Wild Wanderer Art Journey
As a young grommet, I kept myself entertained in rock & tidal pools around False Bay. I would dive for an entire day, playing with fish & sandsharks, starfish & urchins, sticking my fingers into anemones, but the creature that grabbed my full attention was the octopus. Attention initially out of fear, but once I learnt how to handle them, it was playtime.
Today I’m still fascinated with the octopus & will disappear for hours getting lost in my childhood. My Italian connection has exposed me to the value they contribute to the kitchen, feeding friends & family! People give me gas for eating Octopus, but I take great pleasure in the hunt for them which is a skill honed over many years. They are a food source & my policy is we eat from the sea what she offers us on the day! I don’t always win! I only take what I need, give back to the ocean what I don’t use. Nothing is wasted!
One day during a dive I was thinking about the ink of the octopus. What else could I do with it instead of adding it to Risotto or making Pasta Nero? I started to think about using the ink to make images.
I ran the idea of making prints using octopus ink past my mate Prof Inggs from Michaelis School of Fine Arts. He was stoked with the idea & invited me to come & play at Michaelis which was an absolute blessing. We made screenprints using octopus ink, but the technique which I fell in love with was the ancient form of printing called Gyotaku. The Japanese Fisherman would record their catch by making an ink print on rice paper! An idea sparked!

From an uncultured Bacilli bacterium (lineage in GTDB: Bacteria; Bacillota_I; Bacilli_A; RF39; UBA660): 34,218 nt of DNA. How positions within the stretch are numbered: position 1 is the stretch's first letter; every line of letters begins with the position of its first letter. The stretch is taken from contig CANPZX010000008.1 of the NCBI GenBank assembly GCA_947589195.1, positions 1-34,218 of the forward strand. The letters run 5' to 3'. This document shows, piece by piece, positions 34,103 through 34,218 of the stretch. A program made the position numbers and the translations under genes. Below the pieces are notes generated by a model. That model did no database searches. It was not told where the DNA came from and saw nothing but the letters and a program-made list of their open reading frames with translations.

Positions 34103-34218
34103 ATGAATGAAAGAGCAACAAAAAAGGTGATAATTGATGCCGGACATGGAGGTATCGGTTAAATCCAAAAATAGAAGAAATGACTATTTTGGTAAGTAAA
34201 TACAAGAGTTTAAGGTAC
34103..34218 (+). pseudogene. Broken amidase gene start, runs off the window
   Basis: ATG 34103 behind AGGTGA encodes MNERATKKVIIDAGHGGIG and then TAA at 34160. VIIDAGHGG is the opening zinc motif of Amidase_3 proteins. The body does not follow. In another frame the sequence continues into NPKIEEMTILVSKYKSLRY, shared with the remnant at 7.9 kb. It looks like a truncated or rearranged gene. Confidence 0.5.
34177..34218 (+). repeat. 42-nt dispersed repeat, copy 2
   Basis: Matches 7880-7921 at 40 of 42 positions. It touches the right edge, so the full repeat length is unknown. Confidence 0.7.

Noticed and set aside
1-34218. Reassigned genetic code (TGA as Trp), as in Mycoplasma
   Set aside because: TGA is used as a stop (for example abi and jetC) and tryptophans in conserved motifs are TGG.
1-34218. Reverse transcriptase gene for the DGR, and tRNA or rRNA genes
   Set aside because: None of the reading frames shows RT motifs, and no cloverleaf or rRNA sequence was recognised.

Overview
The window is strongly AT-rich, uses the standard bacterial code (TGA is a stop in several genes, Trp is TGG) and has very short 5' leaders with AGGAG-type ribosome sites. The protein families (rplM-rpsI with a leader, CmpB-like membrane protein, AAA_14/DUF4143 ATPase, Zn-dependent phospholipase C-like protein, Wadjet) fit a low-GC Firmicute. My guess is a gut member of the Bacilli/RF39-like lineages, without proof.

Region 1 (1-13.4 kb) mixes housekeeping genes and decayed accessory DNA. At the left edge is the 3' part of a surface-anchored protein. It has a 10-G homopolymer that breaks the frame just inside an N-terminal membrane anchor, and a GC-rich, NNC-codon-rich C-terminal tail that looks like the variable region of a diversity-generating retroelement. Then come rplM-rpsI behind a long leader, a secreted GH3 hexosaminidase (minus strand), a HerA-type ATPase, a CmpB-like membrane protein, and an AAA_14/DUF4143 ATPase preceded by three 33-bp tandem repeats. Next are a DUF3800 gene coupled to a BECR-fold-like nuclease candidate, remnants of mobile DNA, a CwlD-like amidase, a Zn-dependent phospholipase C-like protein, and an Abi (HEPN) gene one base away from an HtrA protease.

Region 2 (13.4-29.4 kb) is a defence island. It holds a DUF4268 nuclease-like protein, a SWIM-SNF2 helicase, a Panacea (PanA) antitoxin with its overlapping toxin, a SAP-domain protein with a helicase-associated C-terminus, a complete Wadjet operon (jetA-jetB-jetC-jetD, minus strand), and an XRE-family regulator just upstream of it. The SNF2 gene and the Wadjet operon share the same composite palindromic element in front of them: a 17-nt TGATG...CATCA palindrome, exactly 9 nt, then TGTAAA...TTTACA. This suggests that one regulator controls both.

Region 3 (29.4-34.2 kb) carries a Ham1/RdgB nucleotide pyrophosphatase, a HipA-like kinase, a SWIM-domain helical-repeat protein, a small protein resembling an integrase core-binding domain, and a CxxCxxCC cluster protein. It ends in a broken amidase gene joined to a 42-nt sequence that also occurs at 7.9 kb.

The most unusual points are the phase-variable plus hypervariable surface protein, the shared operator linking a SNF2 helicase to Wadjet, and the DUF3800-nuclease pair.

Today, I make fishprints from the fish I catch using the ink from the octopus, which I catch. I pay homage to the octopus for giving me immense satisfaction through the hunt, the culinary experience & the creative twist!
As I prefer to follow a natural way in my printing process, from subject, to paper, to ink, I started thinking about different objects to print. My life revolves around the sea & the outdoors, guided by tides, swell, wind: my daily routine, checking to see when all of these elements align for a perfect day of surfing & diving. This doesn’t happen often, so I have to have land-based options to print.
I live in the countryside where we have many forests & I was drawn to trees. Big, gnarly, textured trees. I started researching tree printing techniques, inks, how to cut wood, what to look for. I bought a chainsaw! Boys love new toys! Then the Corona Pandemic hit & I was forced into “lockdown” for months!!! I would run my dogs through the back roads through the woods not far from my house. I would spot a fallen tree, look at the texture, rub my hands over the bark, study the intricacies of it, decide where I would cut it, then I’d plan my strike mission to cut tree rings, keeping the interesting pieces that “talk” to me, & the pieces that don’t, get used for my firewood! It’s a Win Win formula! It’s physical & it’s exciting in a weird way as you start off running your dogs in the woods, then a tree captures your eye, you explore it, plan how to cut it & transport it back home, prepare it for printing, which is a whole other story, then finally you pull your first print from that tree & it’s perfect, a solid, crisp, defined print on beautiful paper ! That makes me feel Alive!
So as my journey started with fish that keeps me connected to the sea, I now print trees which keeps me connected to the land! Once again my heart is full! #neverstopexploring